The latest globalization enterprise was a child of Liberal thinking. The rising tide of unfettered global economic activity was intended to raise all boats, with little thought for national machinations that states might weave into it. The desired end-state was to have all factors of production used as efficiently as possible to create the greatest amount of goods and services to which all consumers around the world would have access at the cheapest possible prices. Despite the intentions of its champions to create a planet-spanning “level playing field”, globalization instead seems to have created rich opportunities for states to gain advantage through strategic manipulation. China has been notably successful at turning previously cooperative realms into competitive spaces for its wide-ranging grand strategy. The architects of globalization had hoped that the enterprise would eventually acculturate recalcitrant states to the Liberal worldview, but operating in that space seems to have allowed such actors to perfect the tools for furthering their strategic aims.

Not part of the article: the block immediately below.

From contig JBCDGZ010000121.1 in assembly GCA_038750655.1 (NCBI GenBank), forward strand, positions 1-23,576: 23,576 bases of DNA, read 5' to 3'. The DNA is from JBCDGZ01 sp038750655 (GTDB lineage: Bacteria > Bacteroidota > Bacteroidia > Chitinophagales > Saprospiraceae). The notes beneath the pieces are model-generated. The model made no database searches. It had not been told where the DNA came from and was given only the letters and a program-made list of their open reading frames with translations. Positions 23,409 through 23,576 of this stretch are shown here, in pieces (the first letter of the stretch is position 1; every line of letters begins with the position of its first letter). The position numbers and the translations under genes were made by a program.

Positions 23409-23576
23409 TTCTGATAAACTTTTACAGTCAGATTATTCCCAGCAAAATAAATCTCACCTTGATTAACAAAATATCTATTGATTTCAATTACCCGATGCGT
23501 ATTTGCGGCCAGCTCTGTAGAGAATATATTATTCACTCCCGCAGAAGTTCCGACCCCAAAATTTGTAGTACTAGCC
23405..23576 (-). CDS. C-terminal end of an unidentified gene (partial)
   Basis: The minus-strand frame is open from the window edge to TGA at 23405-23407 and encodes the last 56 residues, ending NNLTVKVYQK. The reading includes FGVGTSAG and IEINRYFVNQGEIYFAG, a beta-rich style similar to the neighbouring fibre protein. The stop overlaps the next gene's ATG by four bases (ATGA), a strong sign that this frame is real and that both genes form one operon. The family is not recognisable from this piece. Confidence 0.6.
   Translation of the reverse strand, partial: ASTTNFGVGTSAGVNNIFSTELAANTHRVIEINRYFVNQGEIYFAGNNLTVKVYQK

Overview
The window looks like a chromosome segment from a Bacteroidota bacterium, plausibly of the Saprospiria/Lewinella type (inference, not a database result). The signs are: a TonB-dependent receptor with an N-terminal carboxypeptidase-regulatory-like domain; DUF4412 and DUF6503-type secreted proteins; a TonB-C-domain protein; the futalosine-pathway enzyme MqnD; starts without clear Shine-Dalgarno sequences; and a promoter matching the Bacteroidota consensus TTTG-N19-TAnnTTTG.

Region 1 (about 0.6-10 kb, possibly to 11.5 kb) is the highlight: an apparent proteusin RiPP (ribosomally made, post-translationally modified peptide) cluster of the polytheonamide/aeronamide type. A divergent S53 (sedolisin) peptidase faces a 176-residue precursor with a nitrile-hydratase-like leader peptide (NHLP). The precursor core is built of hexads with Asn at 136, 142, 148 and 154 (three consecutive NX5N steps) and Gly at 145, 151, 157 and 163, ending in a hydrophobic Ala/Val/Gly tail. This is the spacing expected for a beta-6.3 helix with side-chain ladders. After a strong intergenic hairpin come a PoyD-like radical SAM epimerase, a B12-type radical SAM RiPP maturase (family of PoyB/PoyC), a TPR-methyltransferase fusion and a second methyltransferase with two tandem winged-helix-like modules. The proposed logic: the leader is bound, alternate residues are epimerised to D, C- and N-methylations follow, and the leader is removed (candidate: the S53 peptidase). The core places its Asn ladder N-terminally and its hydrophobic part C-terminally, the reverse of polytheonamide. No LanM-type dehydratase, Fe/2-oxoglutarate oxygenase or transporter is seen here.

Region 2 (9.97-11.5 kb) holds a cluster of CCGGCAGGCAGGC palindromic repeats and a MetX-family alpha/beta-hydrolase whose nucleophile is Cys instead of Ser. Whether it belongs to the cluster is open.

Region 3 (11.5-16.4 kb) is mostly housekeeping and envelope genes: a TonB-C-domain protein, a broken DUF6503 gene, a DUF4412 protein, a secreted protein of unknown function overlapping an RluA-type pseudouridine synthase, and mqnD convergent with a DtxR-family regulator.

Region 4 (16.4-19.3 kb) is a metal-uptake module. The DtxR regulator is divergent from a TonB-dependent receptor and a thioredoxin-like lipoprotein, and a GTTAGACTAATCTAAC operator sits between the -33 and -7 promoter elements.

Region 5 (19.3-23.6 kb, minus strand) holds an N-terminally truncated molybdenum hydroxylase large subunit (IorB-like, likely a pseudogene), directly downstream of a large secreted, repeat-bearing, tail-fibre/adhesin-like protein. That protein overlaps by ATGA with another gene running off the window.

Information has become the latest realm in which revisionist states have turned previously cooperative spaces – characterized as spaces where absolute gains could be enjoyed by all actors – into realms of competition. One important enabler for this has been the rise of social media. As those media sources that have traditionally provided responsible journalism  – such as respected print newspapers – get squeezed by changing technology, we have seen the rise of partisan, unregulated, and often disturbing outlets flooding the new information space. Many of these sources tend to prey on preexisting anxieties, prejudice, and social divisions to turn the collective understanding of the world from a single “research field” that is based on logic and supporting evidence, to a fragmentation of irreconcilable “belief fields” that are based on emotion, prejudice, or appeal to arbitrary values. In 1974, Ronald Coase noted this vulnerability within Liberalism. Framed as a paradox, he questioned as to why the “marketplace of ideas” remains a highly unregulated market, while the markets for goods and services are highly regulated. Within the United States, for example, the Food and Drug Administration carefully protects you from being poisoned by unsafe food, but there are few regulatory mechanisms to protect you from pernicious information sources. At the international level? All bets are off. COVID-19 provides the perfect petri dish for the marriage of unregulated, global information sources and state strategies to distort the truth.